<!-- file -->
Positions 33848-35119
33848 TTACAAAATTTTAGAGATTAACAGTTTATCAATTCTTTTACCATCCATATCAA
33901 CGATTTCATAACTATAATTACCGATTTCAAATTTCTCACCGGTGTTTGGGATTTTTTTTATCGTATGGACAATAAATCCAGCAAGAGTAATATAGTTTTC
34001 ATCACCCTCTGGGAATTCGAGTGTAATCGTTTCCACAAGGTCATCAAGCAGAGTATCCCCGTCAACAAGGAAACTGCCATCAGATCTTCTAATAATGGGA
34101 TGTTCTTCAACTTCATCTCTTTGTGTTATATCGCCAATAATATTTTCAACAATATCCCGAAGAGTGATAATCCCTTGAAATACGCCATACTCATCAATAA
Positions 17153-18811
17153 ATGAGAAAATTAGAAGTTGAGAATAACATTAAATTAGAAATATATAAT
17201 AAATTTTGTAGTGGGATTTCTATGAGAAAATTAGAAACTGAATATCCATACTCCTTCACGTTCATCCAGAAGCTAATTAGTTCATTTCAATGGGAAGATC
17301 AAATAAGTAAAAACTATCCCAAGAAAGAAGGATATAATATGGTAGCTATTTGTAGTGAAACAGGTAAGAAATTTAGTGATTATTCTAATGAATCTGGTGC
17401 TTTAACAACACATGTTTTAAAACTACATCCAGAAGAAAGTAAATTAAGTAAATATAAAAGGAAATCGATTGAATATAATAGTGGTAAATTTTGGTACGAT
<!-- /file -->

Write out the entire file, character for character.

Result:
Positions 33848-35119
33848 TTACAAAATTTTAGAGATTAACAGTTTATCAATTCTTTTACCATCCATATCAA
33901 CGATTTCATAACTATAATTACCGATTTCAAATTTCTCACCGGTGTTTGGGATTTTTTTTATCGTATGGACAATAAATCCAGCAAGAGTAATATAGTTTTC
34001 ATCACCCTCTGGGAATTCGAGTGTAATCGTTTCCACAAGGTCATCAAGCAGAGTATCCCCGTCAACAAGGAAACTGCCATCAGATCTTCTAATAATGGGA
34101 TGTTCTTCAACTTCATCTCTTTGTGTTATATCGCCAATAATATTTTCAACAATATCCCGAAGAGTGATAATCCCTTGAAATACGCCATACTCATCAATAA
Positions 17153-18811
17153 ATGAGAAAATTAGAAGTTGAGAATAACATTAAATTAGAAATATATAAT
17201 AAATTTTGTAGTGGGATTTCTATGAGAAAATTAGAAACTGAATATCCATACTCCTTCACGTTCATCCAGAAGCTAATTAGTTCATTTCAATGGGAAGATC
17301 AAATAAGTAAAAACTATCCCAAGAAAGAAGGATATAATATGGTAGCTATTTGTAGTGAAACAGGTAAGAAATTTAGTGATTATTCTAATGAATCTGGTGC
17401 TTTAACAACACATGTTTTAAAACTACATCCAGAAGAAAGTAAATTAAGTAAATATAAAAGGAAATCGATTGAATATAATAGTGGTAAATTTTGGTACGAT